I often use these columns to call common economic theories and methods into question. Apparently, that rubs some people the wrong way. Does this make me a weird economist? Or is it just one person’s opinion?

Let me make one thing clear once more: I am not against economic growth per se. I also don’t believe that profits, markets or competition are dirty words. I really believe that the free-market system can deliver positive outcomes and is efficient and that, like market failure, government failure is a major problem. Also, I am definitely not a communist or an eco-socialist. And yes, I too believe that it is often all too easy to criticise the economy for being the puppet ‘homo economicus'. And I believe it is very useful to use economic models, provided that you recognise (and take into account) their limitations, and to define theories mathematically so as to make it easier to test them for inconsistencies.

But all the same, I do also wonder whether the free-market system is always the best way forward. Or whether efficiency, profit and growth should always be the main conditions and the main criteria for success. Whether people really always want more and whether that makes them happier. Whether it is really a good idea to present economic science as a kind of law of nature and whether economists are perhaps being too presumptuous about the validity of their assumptions and estimates.

Correct, all that is just an opinion. But it is one that is based on the fact that reality is often much more complex than can be represented in models; that economic ‘laws' can hardly ever be proven in the real world.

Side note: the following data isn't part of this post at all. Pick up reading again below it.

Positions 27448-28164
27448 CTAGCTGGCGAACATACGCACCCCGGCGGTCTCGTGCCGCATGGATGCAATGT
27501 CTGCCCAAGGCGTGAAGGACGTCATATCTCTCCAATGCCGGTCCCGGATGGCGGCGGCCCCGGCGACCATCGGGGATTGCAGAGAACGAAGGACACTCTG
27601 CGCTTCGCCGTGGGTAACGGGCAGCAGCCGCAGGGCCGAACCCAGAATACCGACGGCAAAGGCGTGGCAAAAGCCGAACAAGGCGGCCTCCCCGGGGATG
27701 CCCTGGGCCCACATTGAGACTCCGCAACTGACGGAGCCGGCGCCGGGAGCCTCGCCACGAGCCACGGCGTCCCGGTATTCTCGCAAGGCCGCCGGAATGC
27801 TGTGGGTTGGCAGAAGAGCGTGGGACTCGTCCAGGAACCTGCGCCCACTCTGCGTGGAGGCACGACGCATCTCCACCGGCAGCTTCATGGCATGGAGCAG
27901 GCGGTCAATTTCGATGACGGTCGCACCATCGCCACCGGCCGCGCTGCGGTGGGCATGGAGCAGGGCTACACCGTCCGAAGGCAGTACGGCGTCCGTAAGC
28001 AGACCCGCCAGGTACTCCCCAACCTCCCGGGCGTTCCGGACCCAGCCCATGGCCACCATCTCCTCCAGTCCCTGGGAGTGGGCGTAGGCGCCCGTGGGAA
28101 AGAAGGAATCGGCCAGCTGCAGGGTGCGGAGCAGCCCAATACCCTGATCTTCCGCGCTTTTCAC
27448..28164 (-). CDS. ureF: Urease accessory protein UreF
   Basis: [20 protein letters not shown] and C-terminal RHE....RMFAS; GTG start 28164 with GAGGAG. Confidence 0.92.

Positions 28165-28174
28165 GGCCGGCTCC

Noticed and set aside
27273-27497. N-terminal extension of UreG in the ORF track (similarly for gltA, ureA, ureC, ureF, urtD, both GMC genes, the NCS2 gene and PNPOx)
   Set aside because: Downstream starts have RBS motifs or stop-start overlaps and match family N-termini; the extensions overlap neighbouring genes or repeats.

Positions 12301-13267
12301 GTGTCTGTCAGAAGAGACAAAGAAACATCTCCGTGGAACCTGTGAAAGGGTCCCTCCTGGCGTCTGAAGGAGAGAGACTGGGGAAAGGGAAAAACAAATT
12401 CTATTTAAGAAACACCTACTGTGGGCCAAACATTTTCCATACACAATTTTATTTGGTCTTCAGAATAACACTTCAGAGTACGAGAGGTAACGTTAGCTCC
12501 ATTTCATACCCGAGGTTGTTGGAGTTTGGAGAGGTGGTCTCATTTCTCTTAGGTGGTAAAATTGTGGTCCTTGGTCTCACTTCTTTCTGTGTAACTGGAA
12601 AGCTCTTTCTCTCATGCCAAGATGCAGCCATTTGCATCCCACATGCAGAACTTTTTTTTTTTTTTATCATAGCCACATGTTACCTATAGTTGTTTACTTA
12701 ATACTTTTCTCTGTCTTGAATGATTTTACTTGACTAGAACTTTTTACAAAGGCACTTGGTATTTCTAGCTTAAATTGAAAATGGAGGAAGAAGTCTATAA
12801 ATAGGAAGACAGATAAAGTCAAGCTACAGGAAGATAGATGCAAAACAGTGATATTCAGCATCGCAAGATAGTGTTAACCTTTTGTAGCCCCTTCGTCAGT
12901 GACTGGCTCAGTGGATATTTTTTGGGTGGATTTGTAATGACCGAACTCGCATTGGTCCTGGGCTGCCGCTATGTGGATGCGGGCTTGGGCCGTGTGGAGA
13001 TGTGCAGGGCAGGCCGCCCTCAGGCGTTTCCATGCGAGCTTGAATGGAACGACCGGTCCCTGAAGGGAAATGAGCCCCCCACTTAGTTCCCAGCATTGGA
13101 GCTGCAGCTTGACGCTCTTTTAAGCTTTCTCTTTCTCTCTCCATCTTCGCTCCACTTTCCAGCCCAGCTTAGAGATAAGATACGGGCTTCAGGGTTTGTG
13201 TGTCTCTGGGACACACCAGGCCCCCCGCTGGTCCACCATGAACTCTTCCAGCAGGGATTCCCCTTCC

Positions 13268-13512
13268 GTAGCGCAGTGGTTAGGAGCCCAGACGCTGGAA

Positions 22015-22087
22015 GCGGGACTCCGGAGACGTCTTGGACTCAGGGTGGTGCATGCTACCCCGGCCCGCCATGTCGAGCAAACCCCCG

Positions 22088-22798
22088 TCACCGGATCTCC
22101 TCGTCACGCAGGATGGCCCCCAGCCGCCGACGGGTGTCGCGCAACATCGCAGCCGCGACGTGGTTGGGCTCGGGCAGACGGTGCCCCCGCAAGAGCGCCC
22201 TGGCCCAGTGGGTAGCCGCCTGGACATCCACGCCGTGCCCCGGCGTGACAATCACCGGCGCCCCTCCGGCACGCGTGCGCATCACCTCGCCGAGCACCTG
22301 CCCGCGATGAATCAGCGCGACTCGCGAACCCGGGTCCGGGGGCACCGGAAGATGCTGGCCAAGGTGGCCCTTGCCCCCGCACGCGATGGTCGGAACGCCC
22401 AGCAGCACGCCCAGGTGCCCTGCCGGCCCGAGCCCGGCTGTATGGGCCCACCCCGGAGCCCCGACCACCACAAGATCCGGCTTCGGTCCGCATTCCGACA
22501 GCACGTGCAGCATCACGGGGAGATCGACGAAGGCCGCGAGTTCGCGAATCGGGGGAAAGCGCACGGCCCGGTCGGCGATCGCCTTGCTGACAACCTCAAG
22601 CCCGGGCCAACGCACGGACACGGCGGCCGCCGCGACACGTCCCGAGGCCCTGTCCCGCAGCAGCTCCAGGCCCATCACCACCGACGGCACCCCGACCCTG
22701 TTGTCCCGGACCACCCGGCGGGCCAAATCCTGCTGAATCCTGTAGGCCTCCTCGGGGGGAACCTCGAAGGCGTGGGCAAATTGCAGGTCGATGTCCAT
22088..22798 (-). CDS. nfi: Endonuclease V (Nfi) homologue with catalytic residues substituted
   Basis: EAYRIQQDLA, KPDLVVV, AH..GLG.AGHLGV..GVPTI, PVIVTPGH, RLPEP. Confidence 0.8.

Many economic theories that policymakers still rely on were developed decades ago, based on very different circumstances and often their validation leaves a lot to be desired. The ensuing policy recommendations are therefore partly unusable and partly pointless. So some updating is badly needed.

My greatest scepticism, however, is that those who practice economics as the science of handling scarcity as efficiently as possible, are avoiding the confrontation with the greatest scarcity or our time by denying laws of nature. Despite all the technological progress, substitution and whatever else you can think of, economic growth cannot continue within the limits of our ecosystem. Is that an opinion? I tend to think of it more as a law of nature.

Only when we accept that laws of nature take precedence over economic theory, can economics continue to look for new possibilities for an optimal distribution of scarcity. Via the market, government or society. Always leaving room for doubt and discussion.

This is a translation of Hans Stegeman's column in Het Financieele Dagblad, published10 January 2023.